As the invalids quickly become enraged aggressors, Cherry and Wray lead a team of accidental warriors into the night, hurtling towards a destiny that will leave millions infected, countless dead, and a lucky few struggling to find the last safe corner of Planet Terror. The segment ends up on a high note at the airport in a hilarious scene that cannot be described here without spoiling the fun.

After some previews, that allow us to regain our breath, we switch to Tarantino’s “Death Proof,” which characteristically begins with intense, semi-witty dialogue. The novelty here that with the exception of Kurt Russell’s serial killer, the rest of the protagonists are bad-ass, foul-mouthed women, half of whom are actresses of color. I don’t think I have seen a recent Hollywood movie, in which the best-written and best-acted parts belong to the women; Rodriguez and Tarantino should be congratulated for that. And what a gorgeous collection they are: short blonde hair and fair-skinned women, long-haired and dark-skinned femme, sexy Latinas and African-American.

Take Jungle Julia (the stunning looking Sydney Tamiia Poitier), Austins hottest DJ, who grabs the opportunity to unwind with two of her closest friends, Shanna and Arlene (Jordan Ladd and Vanessa Ferlito). With bravado, this three-fox posse sets out into the night, turning heads from Gueros to the Texas Chili Parlor.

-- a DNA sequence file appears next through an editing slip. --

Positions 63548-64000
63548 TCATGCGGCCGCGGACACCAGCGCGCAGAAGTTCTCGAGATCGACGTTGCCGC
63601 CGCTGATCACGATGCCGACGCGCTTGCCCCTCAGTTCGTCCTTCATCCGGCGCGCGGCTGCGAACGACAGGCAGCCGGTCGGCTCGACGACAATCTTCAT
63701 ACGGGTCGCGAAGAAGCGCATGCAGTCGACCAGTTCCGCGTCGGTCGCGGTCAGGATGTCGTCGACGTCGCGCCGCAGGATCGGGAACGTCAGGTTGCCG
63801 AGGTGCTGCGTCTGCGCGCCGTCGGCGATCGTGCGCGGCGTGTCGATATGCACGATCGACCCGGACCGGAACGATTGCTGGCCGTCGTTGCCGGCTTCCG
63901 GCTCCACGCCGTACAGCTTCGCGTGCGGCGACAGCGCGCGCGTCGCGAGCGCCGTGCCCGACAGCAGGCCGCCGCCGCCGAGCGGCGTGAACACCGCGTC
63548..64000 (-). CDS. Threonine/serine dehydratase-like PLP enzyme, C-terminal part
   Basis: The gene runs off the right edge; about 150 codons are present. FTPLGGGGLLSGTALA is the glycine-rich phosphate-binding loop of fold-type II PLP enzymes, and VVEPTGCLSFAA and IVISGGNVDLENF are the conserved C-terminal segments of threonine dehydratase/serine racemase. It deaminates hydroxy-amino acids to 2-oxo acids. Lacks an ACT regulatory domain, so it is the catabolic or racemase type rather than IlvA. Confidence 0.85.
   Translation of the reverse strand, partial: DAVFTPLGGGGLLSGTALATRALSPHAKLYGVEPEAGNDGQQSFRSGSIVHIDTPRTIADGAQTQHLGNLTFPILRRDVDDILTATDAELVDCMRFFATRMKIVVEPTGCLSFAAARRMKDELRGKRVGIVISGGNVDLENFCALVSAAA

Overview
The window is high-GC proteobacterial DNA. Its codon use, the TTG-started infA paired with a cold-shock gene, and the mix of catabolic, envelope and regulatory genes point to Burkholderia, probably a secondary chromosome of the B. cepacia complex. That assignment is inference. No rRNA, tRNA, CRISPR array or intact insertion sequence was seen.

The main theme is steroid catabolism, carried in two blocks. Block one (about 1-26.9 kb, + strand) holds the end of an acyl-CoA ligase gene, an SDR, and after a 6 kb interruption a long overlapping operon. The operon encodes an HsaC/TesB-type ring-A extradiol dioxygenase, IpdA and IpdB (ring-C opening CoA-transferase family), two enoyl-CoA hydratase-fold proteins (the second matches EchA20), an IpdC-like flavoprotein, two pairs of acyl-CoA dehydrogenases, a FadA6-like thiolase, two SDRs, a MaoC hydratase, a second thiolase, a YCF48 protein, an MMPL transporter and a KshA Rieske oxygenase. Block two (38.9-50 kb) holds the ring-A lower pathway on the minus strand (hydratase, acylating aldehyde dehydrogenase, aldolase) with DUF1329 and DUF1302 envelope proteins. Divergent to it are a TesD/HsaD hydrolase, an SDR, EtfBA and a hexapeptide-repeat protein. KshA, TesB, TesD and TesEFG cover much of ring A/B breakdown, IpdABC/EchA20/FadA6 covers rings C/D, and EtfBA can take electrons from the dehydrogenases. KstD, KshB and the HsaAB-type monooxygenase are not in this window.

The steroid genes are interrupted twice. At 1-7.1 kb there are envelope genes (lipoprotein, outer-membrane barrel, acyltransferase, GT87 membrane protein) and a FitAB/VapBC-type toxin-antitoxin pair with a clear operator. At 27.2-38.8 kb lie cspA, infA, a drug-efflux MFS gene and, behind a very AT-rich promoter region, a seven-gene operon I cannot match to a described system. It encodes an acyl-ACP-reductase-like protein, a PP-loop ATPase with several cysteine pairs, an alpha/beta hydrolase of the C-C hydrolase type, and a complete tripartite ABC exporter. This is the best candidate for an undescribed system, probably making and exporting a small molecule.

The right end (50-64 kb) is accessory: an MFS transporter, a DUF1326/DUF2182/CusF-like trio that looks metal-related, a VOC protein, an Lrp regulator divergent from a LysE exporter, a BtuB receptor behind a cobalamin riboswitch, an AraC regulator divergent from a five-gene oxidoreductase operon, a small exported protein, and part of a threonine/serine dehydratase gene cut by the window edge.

Not all the attention they get is innocent. Covertly tracking the women’s moves is Stuntman Mike (Russell), a scarred, weathered rebel, clad in black-leather jacket, who’s first seen eating like a pig at a cheap restaurant. Sitting at the bar, he’s listening to the girls’ talk. Insurmountable tension builds with each sideways glance from Stuntman Mike, the loner with the Elvis-like pompadour, before leering from behind the wheel of his muscle car. As the girls settle into their beers, Mikes weapon, a white-hot juggernaut, revs just feet away.

After a lethal accident, Tarantino switches to a second quartet of tough femmes
(played by Rosario Dawson, Tracie Thoms, Mary Elizabeth Winstead, and Zo Bell), who work on a cheesy movie in various capacities. Closest to a lead is Zoe Bell (also her character’s name), the New Zealander who served as Uma Thurman’s stuntwoman in the “Kill Bill” movies. Unlike the first quartet of femme, this one, also multi-racial, is tougher, and not just in lingo and gestures. Using their skills to the max, they decide to take action against Mike.

Last reel of “Death Proof” becomes a lethal revenge saga, unfolding as a prolonged and interrupted chase scene. It’s primitively but impressively executed with no use of CGI, reflecting the state-of-movie-technology in the 1970s. I don’t think Tarantino had ever staged such a chase, in which Zoe straps herself to the car that Tracie Thoms is driving; it feels as if he’s determined to make the most of it.

“Death Proof” is Tarantinos most linear film, based on chronological presentation of events and subplots. However, though the action is sequential, the contents of this narrative are just as eccentric as that of his former films.

Strangely, a good portion of the dialogue, one of Tarantino’s strongest suits, is disappointingly flat and even repetitious, particularly in the sequences of the second female team. Several scenes involving arguments between Zoe and Tracy (one about who will dominate) fall flat and lack the usual playfulness associated with Tarantino.